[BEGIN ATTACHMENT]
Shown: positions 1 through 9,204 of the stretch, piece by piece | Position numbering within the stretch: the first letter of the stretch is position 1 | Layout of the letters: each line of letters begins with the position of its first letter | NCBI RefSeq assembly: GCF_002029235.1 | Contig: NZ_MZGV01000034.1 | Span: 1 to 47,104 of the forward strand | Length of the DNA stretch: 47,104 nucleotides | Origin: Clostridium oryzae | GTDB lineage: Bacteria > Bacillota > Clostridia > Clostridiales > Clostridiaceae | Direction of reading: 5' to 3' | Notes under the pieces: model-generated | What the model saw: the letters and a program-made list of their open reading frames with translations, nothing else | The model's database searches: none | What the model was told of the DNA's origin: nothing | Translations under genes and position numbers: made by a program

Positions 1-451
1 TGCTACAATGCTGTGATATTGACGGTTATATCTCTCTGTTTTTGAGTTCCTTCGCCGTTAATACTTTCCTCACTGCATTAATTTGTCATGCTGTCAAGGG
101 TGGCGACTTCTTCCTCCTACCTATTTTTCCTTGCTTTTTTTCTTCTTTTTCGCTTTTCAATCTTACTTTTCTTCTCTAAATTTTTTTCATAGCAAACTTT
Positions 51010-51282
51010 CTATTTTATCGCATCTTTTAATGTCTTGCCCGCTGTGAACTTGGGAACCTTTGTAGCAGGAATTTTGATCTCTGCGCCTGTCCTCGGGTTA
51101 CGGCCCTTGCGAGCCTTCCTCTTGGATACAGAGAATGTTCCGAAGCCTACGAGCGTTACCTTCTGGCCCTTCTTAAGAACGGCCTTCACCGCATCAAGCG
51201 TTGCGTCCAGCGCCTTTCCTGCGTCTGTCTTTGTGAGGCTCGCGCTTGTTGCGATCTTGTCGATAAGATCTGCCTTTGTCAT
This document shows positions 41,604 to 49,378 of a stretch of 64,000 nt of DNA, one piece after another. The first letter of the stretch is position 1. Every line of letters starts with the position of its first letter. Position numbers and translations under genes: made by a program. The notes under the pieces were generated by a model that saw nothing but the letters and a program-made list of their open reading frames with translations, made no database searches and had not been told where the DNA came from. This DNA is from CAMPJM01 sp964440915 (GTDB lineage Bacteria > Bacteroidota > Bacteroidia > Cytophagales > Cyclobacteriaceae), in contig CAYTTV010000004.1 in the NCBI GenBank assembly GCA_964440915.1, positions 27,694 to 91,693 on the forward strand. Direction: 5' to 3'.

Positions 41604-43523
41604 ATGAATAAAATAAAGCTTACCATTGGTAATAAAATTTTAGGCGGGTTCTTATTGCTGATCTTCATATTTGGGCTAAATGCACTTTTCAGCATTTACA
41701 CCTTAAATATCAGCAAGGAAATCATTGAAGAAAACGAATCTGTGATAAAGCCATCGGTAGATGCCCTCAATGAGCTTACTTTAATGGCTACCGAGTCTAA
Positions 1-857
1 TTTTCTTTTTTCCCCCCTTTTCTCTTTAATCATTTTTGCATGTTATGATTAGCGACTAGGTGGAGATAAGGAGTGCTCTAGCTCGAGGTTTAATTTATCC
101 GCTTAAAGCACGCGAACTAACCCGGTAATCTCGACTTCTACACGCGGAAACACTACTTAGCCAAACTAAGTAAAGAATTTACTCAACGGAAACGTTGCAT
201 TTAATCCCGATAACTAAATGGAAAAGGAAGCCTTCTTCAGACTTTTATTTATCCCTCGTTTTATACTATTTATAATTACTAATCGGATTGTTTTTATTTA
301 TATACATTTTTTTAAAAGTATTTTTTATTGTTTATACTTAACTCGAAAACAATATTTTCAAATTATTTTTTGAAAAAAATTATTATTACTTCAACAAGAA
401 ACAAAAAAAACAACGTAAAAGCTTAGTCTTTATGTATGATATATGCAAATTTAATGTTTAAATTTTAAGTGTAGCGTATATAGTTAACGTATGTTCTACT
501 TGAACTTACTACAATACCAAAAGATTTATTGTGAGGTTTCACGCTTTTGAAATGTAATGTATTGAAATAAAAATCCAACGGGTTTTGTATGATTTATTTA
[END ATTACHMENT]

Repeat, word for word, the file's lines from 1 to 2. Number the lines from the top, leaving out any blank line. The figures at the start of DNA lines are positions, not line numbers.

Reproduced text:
Shown: positions 1 through 9,204 of the stretch, piece by piece | Position numbering within the stretch: the first letter of the stretch is position 1 | Layout of the letters: each line of letters begins with the position of its first letter | NCBI RefSeq assembly: GCF_002029235.1 | Contig: NZ_MZGV01000034.1 | Span: 1 to 47,104 of the forward strand | Length of the DNA stretch: 47,104 nucleotides | Origin: Clostridium oryzae | GTDB lineage: Bacteria > Bacillota > Clostridia > Clostridiales > Clostridiaceae | Direction of reading: 5' to 3' | Notes under the pieces: model-generated | What the model saw: the letters and a program-made list of their open reading frames with translations, nothing else | The model's database searches: none | What the model was told of the DNA's origin: nothing | Translations under genes and position numbers: made by a program

Positions 1-451